The question to what doer the chapter refer, is one which it is proper to notice before we proceed to the exposition. It is unnecessary to say, that on this question very various opinions have been entertained, and that very different expositions have been given of the chapter. Without going into an examination of these different opinions—which would be a task alike unprofitable and endless—it will be better to state what seems to be the fair interpretation and application of the symbol, in its connexion with what precedes. A few remarks here, preliminary to the exposition and application of the chapter, may help us in determining the place which the vision is designed to occupy.

(a) In the previous Apocalyptic revelations, if the interpretation proposed is correct, the history had been brought down, in the regular course of events, to the capture of Constantinople by the Turks, and the complete overthrow of the Roman empire by that event, A.D. 1453, Re 9:13-19. This was an important era in the history of the world; and if the exposition which has been proposed is correct, then the sketches of history pertaining to the Roman empire in the book of Revelation have been made with surprising accuracy.

(b) A statement had been made, (Re 9:20,21,) to the effect that the same state of things continued subsequent to the plagues brought on by those invasions, which had existed before, or that the effect had not been to produce any general repentance and reformation. God had scourged the nations; he had cut off multitudes of men; he had overthrown the mighty empire that had so long ruled over the world; but the same sins of superstition, idolatry, sorcery, murder, fornication, and theft prevailed afterwards that had prevailed before. Instead of working a change in the minds of men, the world seemed to be confirmed in these abominations more and more. In the exposition of that passage (Re 9:20,21) it was shown that those things prevailed in the Roman church—which then embraced the whole Christian world—before the invasion of the Eastern empire by the Turks, and that they continued to prevail afterwards: that, in fact, the moral character of the world was not affected by those "plagues."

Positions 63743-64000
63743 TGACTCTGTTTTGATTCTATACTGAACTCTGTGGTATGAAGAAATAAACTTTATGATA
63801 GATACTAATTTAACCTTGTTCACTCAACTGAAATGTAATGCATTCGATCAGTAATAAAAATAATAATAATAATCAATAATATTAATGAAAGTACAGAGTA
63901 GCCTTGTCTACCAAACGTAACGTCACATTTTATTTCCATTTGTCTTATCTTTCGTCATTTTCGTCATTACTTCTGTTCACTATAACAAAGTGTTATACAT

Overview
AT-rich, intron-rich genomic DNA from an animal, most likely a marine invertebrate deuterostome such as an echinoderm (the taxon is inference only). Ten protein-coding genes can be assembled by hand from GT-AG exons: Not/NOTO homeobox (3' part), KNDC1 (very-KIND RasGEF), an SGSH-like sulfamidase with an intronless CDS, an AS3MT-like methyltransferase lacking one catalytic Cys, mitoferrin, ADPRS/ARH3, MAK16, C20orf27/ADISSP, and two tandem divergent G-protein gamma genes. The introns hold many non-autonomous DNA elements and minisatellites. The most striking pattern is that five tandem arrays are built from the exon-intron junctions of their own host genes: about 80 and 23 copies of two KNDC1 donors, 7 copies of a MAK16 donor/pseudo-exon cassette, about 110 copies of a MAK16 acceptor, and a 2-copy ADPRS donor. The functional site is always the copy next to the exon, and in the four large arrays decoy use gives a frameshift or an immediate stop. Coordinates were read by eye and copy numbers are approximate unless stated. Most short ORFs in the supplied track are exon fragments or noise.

(c) The next event, in the order of time, was the Reformation, and the circumstances in the case are such as to lead us to suppose that this chapter refers to that. For

(1) the order of time demands this. This was the next important event in the history of the church and the world after the conquest of Constantinople producing the entire downfall of the Roman empire; and if, as is supposed in the previous exposition, it was the design of the Spirit of inspiration to touch on the great and material events in the history of the church and the world, then it would be natural to suppose that the Reformation would come next into view, for no previous event had more deeply or permanently affected the condition of mankind.

(2.) The state of the world, as described in Re 9:20,21, was such as to demand a reformation, or something that should be more effectual in purifying the church than the calamities described in the previous verse had been. The representation is, that God had brought great judgments upon the world, but that they had been ineffectual in reforming mankind. The same kind of superstition, idolatry, and corruption remained after those judgments which had existed before, and they were of such a nature as to make it every way desirable that a new influence should be brought to bear upon the world to purify it from these abominations. Some such work as the Reformation is, therefore, what we should naturally look for as the next in order; or, at least, such a work is one that well fits in with the description of the previous state of things.

(d) It will be found, I apprehend, in the exposition of the chapter, that the symbols are such as accord well with the great leading events of the Protestant Reformation; or, in other words, that they are such that, on the supposition that it was intended to refer to the Reformation, these are the symbols which would have been appropriately employed. Of course, it is not necessary to suppose that John understood distinctly all that was meant by these symbols, nor is it necessary to suppose that those who lived before the Reformation would be able to comprehend them perfectly, and to apply them with accuracy. All that is necessary to be supposed in the interpretation is